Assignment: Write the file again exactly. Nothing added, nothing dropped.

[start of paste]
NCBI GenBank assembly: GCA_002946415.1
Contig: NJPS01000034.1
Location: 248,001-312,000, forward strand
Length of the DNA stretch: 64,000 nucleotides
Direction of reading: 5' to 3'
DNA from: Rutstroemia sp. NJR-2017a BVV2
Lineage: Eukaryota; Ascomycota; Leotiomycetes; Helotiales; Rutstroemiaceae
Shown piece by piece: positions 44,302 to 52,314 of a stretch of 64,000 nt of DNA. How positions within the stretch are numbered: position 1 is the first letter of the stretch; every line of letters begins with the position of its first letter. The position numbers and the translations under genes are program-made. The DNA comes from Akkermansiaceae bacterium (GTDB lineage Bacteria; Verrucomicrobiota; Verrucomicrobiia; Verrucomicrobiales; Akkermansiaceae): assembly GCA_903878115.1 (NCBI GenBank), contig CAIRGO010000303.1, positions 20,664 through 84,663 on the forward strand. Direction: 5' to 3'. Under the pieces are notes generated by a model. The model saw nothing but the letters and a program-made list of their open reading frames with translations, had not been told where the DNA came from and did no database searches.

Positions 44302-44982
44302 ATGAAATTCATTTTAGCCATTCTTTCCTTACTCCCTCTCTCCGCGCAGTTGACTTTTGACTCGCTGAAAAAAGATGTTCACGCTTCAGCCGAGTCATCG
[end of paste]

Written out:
NCBI GenBank assembly: GCA_002946415.1
Contig: NJPS01000034.1
Location: 248,001-312,000, forward strand
Length of the DNA stretch: 64,000 nucleotides
Direction of reading: 5' to 3'
DNA from: Rutstroemia sp. NJR-2017a BVV2
Lineage: Eukaryota; Ascomycota; Leotiomycetes; Helotiales; Rutstroemiaceae
Shown piece by piece: positions 44,302 to 52,314 of a stretch of 64,000 nt of DNA. How positions within the stretch are numbered: position 1 is the first letter of the stretch; every line of letters begins with the position of its first letter. The position numbers and the translations under genes are program-made. The DNA comes from Akkermansiaceae bacterium (GTDB lineage Bacteria; Verrucomicrobiota; Verrucomicrobiia; Verrucomicrobiales; Akkermansiaceae): assembly GCA_903878115.1 (NCBI GenBank), contig CAIRGO010000303.1, positions 20,664 through 84,663 on the forward strand. Direction: 5' to 3'. Under the pieces are notes generated by a model. The model saw nothing but the letters and a program-made list of their open reading frames with translations, had not been told where the DNA came from and did no database searches.

Positions 44302-44982
44302 ATGAAATTCATTTTAGCCATTCTTTCCTTACTCCCTCTCTCCGCGCAGTTGACTTTTGACTCGCTGAAAAAAGATGTTCACGCTTCAGCCGAGTCATCG